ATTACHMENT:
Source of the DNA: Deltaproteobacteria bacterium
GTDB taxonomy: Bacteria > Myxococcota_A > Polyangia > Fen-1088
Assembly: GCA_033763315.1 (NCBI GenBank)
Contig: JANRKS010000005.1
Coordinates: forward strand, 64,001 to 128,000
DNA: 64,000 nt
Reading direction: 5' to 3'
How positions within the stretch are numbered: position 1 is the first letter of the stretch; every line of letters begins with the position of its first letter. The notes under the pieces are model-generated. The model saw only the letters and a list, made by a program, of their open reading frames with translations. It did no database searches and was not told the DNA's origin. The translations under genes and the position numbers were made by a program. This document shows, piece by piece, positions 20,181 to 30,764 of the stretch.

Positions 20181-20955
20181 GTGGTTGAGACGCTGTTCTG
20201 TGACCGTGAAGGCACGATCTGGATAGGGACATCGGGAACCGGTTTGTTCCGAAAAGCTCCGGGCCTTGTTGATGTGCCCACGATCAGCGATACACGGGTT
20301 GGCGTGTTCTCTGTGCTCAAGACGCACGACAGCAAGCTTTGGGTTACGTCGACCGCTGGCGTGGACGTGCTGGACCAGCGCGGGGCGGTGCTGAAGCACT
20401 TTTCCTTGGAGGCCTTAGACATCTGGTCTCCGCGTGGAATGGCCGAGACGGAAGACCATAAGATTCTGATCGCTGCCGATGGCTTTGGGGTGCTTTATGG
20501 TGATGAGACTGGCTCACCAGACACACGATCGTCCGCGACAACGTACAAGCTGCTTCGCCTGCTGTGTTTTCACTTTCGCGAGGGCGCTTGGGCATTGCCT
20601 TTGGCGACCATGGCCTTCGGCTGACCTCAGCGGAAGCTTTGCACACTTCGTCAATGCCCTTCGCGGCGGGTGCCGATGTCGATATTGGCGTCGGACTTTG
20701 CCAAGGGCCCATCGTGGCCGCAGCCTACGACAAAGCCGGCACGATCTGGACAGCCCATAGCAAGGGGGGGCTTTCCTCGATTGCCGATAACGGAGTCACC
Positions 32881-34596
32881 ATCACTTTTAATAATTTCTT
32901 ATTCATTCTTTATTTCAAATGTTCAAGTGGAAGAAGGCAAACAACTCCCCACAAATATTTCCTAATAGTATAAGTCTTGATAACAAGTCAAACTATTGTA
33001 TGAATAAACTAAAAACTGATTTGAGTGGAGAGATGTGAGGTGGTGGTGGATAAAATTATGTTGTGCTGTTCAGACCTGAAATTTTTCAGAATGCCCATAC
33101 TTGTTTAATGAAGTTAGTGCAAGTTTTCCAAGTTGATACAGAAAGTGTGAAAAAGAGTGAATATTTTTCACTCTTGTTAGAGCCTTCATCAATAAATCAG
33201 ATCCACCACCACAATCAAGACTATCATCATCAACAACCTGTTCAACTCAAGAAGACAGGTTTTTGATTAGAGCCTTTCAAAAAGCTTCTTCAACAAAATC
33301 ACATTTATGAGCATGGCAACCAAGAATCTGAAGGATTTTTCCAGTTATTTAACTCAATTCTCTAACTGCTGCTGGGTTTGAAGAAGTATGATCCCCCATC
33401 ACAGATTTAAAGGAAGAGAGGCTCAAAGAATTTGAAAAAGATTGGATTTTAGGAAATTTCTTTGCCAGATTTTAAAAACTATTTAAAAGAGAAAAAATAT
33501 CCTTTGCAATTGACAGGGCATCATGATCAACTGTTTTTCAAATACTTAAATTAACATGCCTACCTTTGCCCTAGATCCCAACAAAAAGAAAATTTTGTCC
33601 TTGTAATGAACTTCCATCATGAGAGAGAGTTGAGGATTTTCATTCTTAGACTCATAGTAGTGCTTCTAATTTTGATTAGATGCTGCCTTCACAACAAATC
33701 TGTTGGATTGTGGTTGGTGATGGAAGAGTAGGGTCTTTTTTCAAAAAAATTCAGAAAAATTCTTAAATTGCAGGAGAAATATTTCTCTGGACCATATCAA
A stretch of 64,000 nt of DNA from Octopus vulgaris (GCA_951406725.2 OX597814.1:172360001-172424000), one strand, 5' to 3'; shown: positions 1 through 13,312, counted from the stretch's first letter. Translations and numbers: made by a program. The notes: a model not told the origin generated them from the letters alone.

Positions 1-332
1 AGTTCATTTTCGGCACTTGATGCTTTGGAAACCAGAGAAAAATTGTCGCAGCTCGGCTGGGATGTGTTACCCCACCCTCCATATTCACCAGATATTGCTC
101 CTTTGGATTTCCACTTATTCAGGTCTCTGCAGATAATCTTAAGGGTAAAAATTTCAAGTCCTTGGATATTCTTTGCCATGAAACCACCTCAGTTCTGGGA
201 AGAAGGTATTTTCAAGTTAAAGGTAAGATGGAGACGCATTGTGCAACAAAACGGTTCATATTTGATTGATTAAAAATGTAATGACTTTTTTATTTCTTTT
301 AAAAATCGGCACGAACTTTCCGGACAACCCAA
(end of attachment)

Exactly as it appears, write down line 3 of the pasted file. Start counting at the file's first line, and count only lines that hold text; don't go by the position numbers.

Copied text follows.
Assembly: GCA_033763315.1 (NCBI GenBank)